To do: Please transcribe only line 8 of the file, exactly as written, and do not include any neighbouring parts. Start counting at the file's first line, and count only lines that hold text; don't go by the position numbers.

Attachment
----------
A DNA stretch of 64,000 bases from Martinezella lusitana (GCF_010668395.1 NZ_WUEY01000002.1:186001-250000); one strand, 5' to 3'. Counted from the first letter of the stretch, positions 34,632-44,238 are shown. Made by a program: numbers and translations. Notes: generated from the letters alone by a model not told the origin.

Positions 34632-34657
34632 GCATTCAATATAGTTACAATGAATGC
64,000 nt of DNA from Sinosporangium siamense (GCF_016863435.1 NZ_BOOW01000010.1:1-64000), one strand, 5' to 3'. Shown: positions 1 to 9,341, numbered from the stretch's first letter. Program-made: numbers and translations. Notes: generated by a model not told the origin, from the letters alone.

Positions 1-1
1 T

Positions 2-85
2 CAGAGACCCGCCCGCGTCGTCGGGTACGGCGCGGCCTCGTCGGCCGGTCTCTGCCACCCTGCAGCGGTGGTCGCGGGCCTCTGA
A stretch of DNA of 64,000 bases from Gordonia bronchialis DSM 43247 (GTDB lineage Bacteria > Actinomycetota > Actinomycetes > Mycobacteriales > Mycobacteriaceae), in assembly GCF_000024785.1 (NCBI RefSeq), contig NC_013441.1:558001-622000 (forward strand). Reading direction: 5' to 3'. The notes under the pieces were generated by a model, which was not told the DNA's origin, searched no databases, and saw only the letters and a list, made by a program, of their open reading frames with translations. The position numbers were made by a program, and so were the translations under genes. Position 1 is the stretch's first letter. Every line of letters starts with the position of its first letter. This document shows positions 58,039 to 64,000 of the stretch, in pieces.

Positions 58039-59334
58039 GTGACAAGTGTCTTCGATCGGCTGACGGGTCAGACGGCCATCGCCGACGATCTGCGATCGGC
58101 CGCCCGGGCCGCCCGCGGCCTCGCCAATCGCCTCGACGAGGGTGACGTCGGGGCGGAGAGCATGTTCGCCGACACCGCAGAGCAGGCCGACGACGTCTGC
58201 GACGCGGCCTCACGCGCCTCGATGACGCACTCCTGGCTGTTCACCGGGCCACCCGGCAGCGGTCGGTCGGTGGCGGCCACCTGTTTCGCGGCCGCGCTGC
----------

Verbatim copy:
2 CAGAGACCCGCCCGCGTCGTCGGGTACGGCGCGGCCTCGTCGGCCGGTCTCTGCCACCCTGCAGCGGTGGTCGCGGGCCTCTGA